F.R. Drake is Up For Any Challenge

New product development and a versatile acquisition model are propelling this East Coast OEM into new territory.

FR Drake
FR Drake

It’s summertime, which means hot dogs and hamburgers are flying off the store shelves, and you can thank F.R. Drake Company—that holds the majority of the market share for frankfurter and cylindrical food loaders—for keeping up with the demand.

F.R. Drake Company’s journey to major global market share started in 1979, when Fredrick R. Drake took his wealth of machine design knowledge, and created the company. A couple of years after the OEM’s inception, Drake went to market with a new frankfurter loading system that was 25 percent faster than the leading loader at the time.

The new design and fast throughput launched Drake into the commercial food equipment business. Over the next 20 years, the family-owned OEM grew steadily, introduced product innovations and became the Western Hemisphere market leader. That caught the attention of private equity firm Fullham & Co., which acquired Drake in 2005. From there, Drake boldly went into acquisition mode to expand its product line, as well as to solidify its foothold in the global market. In 2011, Drake was acquired once again by Middleby’s Food Processing group.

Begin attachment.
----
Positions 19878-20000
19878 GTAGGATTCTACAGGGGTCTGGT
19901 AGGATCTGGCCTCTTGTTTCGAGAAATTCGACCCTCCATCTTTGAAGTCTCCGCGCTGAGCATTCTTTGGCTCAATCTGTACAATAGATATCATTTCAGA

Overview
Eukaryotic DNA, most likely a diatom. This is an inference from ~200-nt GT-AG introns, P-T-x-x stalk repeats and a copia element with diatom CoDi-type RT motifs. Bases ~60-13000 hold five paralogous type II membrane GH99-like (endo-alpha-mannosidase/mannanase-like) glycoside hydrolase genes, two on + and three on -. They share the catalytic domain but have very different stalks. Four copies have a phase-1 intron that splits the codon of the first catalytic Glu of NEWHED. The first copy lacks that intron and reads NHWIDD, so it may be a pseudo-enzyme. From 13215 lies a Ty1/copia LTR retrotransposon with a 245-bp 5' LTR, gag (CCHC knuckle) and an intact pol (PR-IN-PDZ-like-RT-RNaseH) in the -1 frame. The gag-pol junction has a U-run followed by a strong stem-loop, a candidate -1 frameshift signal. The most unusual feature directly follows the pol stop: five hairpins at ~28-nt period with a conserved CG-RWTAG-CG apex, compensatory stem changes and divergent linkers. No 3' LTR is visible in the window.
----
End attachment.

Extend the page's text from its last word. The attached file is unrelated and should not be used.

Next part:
In a world where mergers and acquisitions can cause the collapse of a company, Drake is an example of how a small OEM can effectively navigate the acquisition maze to create global market growth and a broader product portfolio. The company is also rooted in research and development and is not afraid to take a technology risk—even if means building their own robot—which they did. But people drive success, which is why Drake has implemented strategies that leverage home grown talent in its effort to build a lasting legacy.


Adapting to rapid growth

When Drake began acquiring companies like Planet Products, the OEM doubled the size of its business overnight. The company was used to only processing one loader at a time, but they were suddenly faced with having multiple assemblies in the shop at once. To meet the change in production, the company incorporated “Gemba walks,” a lean manufacturing technique that stands for “understanding a current process as-is before taking any action to improve that process.” An increasingly popular management technique, Gemba walks provide insight into the flow of work by talking with employees, thereby uncovering areas of improvement.